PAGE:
Sometimes we are unable to hold our face-to-face classes. In some cases there is an outbreak of the flu or measles, in other cases, there is inclement weather, conferences, and illness. In all of these instances there are technologies and assignments available that can help you deliver content to your students or have your students work together even if they cannot attend physical classes. Included here are some ideas for recording lectures that students can later view, holding synchronous lectures with video conferencing, and assignments that students can do either independently or collaboratively over the web.
Continue Reading: Contingency Planning: Creating Content and Assignments When Classes are Cancelled
The All Faculty Dead Day Luncheon, sponsored by the Wally Cordes Teaching and Faculty Support Center (TFSC), concluded with a poster session that featured winners of the 2017-2018 Teaching Improvement Grants and Teaching in Research Grants.
Continue Reading: TFSC: Faculty Teaching Improvement Grant and Research in Teaching Grant Poster Session
When giving an exam, we want things to go smoothly. Oftentimes there are situations that arise that cause problems for both instructors and students. We have found that selecting force completion on exams and quizzes in Blackboard is one of those instances. So, what is force completion and why does it cause so many issues?
Continue Reading: Blackboard: Force Completion
Feedback helps your students succeed, check out some of the the ways you can share!
Continue Reading: Engage your students with Feedback
Have you thought about incorporating more video in your classroom? Have you thought about exploring a flipped or blended class? Matt Gerner led a workshop on the flipped classroom and creating a video database that could be used with a course.
Continue Reading: TIPS for Teaching with Technology: Using Video in the Flipped/Blended Classroom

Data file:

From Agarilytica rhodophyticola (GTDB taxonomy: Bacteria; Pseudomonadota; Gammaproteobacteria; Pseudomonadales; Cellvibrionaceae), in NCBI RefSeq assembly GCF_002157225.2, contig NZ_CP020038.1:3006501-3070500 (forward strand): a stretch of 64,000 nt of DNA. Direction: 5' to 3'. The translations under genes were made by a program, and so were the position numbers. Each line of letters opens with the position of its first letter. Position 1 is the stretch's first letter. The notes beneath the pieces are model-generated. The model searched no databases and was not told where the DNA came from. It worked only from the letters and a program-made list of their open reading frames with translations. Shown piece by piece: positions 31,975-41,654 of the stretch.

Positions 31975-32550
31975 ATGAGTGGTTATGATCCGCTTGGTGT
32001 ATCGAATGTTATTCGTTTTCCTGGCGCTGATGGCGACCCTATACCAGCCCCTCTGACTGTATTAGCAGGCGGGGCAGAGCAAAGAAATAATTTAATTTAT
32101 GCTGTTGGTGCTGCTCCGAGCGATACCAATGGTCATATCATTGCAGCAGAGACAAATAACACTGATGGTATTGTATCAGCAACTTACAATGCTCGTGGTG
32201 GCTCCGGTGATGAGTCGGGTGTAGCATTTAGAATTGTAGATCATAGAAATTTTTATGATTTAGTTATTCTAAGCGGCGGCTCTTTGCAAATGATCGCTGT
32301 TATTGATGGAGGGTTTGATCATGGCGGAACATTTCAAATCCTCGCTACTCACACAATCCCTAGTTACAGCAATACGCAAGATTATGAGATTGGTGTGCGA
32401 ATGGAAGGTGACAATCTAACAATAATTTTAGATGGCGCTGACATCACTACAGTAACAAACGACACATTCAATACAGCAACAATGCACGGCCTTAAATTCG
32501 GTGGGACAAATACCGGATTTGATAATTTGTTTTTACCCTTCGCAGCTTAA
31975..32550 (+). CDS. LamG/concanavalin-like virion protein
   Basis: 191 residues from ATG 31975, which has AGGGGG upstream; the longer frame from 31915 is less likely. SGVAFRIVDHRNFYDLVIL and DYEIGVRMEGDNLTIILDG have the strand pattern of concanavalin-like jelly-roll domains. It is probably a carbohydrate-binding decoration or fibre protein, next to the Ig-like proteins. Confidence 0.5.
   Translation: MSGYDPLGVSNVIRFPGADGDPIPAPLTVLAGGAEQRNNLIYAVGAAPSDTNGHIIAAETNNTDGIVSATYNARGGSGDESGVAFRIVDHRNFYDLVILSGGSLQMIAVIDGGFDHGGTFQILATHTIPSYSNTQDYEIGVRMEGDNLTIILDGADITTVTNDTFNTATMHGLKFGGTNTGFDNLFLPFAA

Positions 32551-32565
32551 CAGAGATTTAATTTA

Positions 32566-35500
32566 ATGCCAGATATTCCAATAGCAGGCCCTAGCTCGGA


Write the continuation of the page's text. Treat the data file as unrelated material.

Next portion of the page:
John A. White, Jr., distinguished professor in the College of Engineering and former University of Arkansas Chancellor, was the keynote speaker at the Baum Teaching Workshop for 2018. Each keynote speaker is the winner of the Nadine and Charles Baum Faculty...
Continue Reading: Baum Teaching Workshop: John A. White, Jr.
Sometimes the most difficult thing in the classroom is getting students to answer questions. Often they are afraid of being wrong, looking stupid, or they are anxious about what the instructor will say or do. Other times they *think* they know the answer but are not...
Continue Reading: Faculty Spotlight: “Give Me a Good Wrong Answer”
Critical Thinking and argumentation are key concepts and skills that we wish to teach our students. Sometimes it is difficult to get students to consider evidence for arguments when their “gut” or emotions are at play. When highlighting the need for...
Continue Reading: Faculty Spotlight: “What Evidence Would Change Your Mind?” Using Critical Thinking in the Classroom
The syllabus is often one of the most important documents we craft as faculty members. During a presentation when Lynne Meade was discussing guidelines for student civility during difficult discussions in the classroom, she said she has an “I...
Continue Reading: Faculty Spotlight: “I Expect…” and “You Can Expect…” – Syllabus Expectations
It is often difficult to get students comfortable with discussing difficult topics. In some cases it is a matter of knowing what is a good reason or a bad reason for accepting an argument for or against a topic. Shauna Morimoto, Vice-Chair and Director of...
Continue Reading: Faculty Spotlight: Facts, Values, or Rhetoric – Activity for Evaluating Arguments